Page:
On the other hand, we were different because we serve children. Even a century ago, when school board member Jane Adams hoped that education could overcome extreme poverty in Chicago, it was possible to turn a blind eye to the abuse of teachers in the service of a higher cause. Sure enough, Addams supported the superintendent’s unfair and secretive evaluation system. A recurring tradeoff was thus illustrated. To improve schools for poor children, school administrators often played ball with abusive politicos. A subsequent investigation of Chicago during Addams’ time showed that teachers with 95 percentile scores were denied raises and promotions while less qualified teachers were rewarded for their loyalty to the school system’s leadership.
A half century ago, history repeated itself with funding by the Ford Foundation as an unquestionably sincere principal, Rhody McCoy, aggressively blamed teachers for his students’ plight. Their community control experiment created a mess for everyone, culminating in the New York City teachers’ strike. McCoy not only unfairly fired ineffective and good teachers, sometimes merely because of their skepticism regarding community control, but he did so without keeping accurate personnel records. (McCoy also claimed falsely that student achievement increased by 30% during his disastrous experiment, illustrating the way that too many righteous reformers repeatedly say and do anything necessary to achieve their lofty goals.)
I was especially intrigued by Goldstein’s account of the 1967 New York City teachers strike. Although it was before my time as an adult employee, the strike illustrates the moral quandaries that teachers and parents must continually wrestle with. Goldstein greatly enhanced my understanding of the context of the strike. First, it came right on the heels of the city’s last great witch hunt, targeting teachers. The last purge of NYC teachers based on personal politics did not subside until 1960, as the city’s United Federation of Teachers, allied with the Teachers Guild, finally nailed down the due process rights that the Ford Foundation and McCoy would deny to teachers.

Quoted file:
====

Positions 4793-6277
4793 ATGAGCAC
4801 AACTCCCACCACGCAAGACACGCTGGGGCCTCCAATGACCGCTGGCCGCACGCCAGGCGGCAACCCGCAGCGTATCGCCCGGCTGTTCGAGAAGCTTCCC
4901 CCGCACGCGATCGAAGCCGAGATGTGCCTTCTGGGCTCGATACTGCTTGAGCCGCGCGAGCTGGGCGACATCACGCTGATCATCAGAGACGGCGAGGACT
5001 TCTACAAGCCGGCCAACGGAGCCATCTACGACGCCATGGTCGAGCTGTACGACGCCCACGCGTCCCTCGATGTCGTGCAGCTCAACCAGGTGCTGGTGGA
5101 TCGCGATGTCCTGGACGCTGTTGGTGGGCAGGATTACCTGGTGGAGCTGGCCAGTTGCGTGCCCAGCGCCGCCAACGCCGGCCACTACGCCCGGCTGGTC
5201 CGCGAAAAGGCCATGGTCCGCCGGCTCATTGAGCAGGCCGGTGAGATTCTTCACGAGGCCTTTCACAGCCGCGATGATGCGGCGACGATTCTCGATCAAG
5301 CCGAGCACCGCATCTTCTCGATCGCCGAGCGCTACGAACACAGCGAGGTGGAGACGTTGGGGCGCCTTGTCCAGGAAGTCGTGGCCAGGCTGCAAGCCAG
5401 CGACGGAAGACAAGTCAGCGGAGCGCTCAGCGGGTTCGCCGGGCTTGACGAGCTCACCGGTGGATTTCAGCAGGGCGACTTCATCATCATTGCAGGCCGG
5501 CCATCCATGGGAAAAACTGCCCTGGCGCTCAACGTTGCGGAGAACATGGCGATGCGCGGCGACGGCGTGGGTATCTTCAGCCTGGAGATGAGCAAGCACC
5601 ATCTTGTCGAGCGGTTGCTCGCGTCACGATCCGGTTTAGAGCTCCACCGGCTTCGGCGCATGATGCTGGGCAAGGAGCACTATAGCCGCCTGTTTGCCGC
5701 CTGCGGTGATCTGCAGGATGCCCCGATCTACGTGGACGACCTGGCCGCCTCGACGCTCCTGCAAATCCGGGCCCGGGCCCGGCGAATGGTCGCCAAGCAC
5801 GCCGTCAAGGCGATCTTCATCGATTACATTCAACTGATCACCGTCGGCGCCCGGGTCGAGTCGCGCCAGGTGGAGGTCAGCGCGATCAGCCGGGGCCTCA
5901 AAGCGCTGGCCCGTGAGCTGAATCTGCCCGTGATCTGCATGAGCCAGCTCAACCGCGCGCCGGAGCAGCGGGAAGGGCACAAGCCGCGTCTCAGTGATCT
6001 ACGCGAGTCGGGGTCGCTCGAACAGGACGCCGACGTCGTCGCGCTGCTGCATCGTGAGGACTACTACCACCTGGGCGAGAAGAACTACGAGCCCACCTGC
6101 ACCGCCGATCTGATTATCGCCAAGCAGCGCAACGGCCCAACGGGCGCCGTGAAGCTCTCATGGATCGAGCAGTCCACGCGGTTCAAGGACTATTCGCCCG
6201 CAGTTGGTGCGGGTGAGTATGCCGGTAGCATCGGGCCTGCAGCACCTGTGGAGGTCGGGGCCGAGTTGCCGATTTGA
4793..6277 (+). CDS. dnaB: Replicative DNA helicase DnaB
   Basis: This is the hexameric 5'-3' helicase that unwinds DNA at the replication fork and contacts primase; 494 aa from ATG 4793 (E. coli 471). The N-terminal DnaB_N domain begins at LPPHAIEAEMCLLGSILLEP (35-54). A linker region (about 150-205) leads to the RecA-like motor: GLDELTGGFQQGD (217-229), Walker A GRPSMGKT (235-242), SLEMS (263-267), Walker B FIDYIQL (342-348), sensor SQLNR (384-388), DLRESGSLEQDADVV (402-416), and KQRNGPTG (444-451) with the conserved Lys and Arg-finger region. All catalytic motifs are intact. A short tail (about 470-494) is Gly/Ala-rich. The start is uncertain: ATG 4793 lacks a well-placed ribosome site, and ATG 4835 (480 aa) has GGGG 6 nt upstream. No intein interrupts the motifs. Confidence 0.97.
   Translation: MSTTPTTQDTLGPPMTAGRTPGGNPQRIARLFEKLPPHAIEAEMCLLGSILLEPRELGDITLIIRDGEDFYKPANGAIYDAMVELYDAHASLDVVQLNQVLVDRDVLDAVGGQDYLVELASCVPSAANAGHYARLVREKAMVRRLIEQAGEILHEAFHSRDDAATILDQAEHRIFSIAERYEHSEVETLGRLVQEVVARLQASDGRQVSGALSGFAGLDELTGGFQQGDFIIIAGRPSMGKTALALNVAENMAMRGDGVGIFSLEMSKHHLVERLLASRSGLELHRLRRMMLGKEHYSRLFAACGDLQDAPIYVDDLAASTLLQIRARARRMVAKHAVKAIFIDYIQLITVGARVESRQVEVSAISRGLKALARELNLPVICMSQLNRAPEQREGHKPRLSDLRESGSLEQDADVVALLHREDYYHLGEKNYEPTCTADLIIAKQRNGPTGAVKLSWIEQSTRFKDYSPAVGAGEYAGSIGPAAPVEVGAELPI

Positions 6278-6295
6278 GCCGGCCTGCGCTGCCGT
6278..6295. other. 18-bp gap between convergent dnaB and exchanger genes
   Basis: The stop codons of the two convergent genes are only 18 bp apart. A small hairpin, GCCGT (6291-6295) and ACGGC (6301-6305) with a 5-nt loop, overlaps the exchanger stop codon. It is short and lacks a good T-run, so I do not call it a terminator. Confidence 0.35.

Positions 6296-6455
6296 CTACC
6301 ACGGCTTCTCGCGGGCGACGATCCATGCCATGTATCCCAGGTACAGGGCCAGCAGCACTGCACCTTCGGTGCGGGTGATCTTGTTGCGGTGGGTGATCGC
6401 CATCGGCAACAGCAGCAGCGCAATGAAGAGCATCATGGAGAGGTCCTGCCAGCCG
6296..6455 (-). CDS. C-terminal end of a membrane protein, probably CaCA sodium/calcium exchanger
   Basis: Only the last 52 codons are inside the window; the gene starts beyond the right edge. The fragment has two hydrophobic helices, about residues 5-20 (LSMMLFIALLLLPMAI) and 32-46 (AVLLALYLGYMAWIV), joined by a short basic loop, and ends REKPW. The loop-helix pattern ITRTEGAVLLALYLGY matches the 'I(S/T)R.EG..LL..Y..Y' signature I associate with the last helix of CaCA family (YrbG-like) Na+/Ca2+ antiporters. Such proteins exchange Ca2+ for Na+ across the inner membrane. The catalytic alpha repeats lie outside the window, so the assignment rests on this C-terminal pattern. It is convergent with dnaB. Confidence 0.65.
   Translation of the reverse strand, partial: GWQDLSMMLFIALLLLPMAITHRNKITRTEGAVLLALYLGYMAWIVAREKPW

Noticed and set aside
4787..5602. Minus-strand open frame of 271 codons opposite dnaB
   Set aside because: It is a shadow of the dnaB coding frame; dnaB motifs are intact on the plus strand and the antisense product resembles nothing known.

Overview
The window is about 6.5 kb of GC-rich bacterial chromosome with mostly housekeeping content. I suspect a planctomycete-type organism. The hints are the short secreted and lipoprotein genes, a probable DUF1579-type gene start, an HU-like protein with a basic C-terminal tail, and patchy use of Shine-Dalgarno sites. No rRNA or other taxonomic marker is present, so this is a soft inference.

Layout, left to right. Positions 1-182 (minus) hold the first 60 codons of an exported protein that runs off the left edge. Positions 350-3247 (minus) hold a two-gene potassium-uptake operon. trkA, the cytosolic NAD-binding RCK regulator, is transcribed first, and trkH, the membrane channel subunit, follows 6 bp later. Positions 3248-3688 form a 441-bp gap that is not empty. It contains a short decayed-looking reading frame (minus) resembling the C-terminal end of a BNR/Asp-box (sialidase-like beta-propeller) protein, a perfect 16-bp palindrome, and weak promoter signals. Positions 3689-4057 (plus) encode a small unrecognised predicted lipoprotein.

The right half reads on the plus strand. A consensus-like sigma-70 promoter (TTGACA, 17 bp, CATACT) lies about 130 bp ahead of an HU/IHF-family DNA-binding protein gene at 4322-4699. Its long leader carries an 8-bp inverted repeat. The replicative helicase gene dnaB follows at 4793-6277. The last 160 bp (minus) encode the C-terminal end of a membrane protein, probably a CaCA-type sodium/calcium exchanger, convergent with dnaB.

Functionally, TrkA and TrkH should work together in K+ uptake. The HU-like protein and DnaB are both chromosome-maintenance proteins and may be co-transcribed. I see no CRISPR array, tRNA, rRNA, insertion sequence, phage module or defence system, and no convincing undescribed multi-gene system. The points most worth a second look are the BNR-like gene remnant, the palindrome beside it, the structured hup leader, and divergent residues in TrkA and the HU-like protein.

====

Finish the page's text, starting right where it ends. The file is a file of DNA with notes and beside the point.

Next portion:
I had also known that research on the “Pygmalion Effect” around that time had reinforced the beliefs of some that teachers’ “expectations” were the root of educational failure for poor children of color. If teachers really believed in their students, the achievement gap would supposedly close. This was also a polarized time when Daniel Patrick Moynihan and his words about a “culture of poverty” aggravated that divisiveness. Throughout my career, I heard theorists make statements along the lines of the 1960s’ assertion that teachers are to blame for class disruptions because they didn’t “set a tone so you don’t have any such thing as ‘disruptive children.’”
One of the best things about The Teacher Wars is that it brings all of these story lines together so that all sides of the teachers strike become alive. The issue of teachers’ expectations is real, as is the recurring problem of blaming the complex legacies of centuries of oppression on teachers’ expectations. The full range of stakeholders should read and discuss Goldstein’s account of the strike so that that type of tragedy doesn’t repeat itself.
But, then again, diverse stakeholders should read Goldstein’s entire narrative and wrestle with her findings.